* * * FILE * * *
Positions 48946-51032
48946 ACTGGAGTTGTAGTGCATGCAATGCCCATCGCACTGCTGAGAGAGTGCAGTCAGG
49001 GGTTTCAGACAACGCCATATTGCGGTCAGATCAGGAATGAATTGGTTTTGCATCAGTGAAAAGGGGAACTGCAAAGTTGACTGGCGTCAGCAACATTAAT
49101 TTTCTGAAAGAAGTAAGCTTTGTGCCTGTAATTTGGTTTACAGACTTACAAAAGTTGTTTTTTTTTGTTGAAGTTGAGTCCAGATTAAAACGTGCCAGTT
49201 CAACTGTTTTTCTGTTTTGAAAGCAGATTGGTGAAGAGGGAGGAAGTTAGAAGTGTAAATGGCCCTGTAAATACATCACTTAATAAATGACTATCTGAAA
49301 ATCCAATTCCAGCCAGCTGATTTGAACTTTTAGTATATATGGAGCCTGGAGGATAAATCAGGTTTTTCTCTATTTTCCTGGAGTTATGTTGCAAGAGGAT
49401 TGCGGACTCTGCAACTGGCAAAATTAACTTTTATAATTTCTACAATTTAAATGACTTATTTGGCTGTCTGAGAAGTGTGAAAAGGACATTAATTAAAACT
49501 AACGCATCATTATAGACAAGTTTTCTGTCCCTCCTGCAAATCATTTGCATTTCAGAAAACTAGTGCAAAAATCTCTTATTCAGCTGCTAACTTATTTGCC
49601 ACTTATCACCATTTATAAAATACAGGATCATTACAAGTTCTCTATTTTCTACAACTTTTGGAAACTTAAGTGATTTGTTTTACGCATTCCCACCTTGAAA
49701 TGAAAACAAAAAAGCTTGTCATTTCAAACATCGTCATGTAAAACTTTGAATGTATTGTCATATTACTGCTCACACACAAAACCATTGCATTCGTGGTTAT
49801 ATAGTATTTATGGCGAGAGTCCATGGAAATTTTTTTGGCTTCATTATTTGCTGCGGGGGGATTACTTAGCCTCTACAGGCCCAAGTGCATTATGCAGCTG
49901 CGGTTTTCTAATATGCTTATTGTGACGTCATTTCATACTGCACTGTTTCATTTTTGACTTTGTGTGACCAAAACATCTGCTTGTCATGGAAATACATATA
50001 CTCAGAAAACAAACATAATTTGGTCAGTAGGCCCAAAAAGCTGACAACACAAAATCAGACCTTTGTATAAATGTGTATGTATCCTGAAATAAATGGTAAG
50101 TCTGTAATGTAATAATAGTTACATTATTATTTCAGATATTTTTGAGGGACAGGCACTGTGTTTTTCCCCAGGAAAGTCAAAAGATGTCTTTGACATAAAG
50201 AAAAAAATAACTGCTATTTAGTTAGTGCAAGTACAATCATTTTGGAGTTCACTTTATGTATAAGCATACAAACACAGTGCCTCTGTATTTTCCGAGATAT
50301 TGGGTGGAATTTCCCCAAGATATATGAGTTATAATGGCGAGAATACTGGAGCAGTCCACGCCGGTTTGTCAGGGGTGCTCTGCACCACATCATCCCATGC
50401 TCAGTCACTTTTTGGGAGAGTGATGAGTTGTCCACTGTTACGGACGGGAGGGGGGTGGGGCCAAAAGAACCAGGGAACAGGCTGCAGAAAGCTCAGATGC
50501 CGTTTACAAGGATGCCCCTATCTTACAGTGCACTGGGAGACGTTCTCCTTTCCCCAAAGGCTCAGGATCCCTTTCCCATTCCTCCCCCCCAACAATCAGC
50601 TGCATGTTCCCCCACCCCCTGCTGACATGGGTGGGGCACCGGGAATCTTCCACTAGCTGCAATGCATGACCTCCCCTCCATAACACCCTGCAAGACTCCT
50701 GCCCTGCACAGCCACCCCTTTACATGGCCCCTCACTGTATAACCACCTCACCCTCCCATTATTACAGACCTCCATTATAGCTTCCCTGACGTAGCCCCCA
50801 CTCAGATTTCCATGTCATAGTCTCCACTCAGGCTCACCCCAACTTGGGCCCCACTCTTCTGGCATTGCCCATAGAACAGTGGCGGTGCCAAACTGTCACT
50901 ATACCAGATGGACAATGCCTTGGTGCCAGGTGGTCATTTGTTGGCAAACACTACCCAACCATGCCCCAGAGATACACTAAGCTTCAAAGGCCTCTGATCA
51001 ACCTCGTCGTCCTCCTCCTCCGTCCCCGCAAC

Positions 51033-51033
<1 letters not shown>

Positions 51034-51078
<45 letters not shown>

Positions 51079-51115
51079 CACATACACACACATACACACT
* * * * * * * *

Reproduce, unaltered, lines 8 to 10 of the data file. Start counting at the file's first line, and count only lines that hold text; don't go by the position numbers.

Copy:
49501 AACGCATCATTATAGACAAGTTTTCTGTCCCTCCTGCAAATCATTTGCATTTCAGAAAACTAGTGCAAAAATCTCTTATTCAGCTGCTAACTTATTTGCC
49601 ACTTATCACCATTTATAAAATACAGGATCATTACAAGTTCTCTATTTTCTACAACTTTTGGAAACTTAAGTGATTTGTTTTACGCATTCCCACCTTGAAA
49701 TGAAAACAAAAAAGCTTGTCATTTCAAACATCGTCATGTAAAACTTTGAATGTATTGTCATATTACTGCTCACACACAAAACCATTGCATTCGTGGTTAT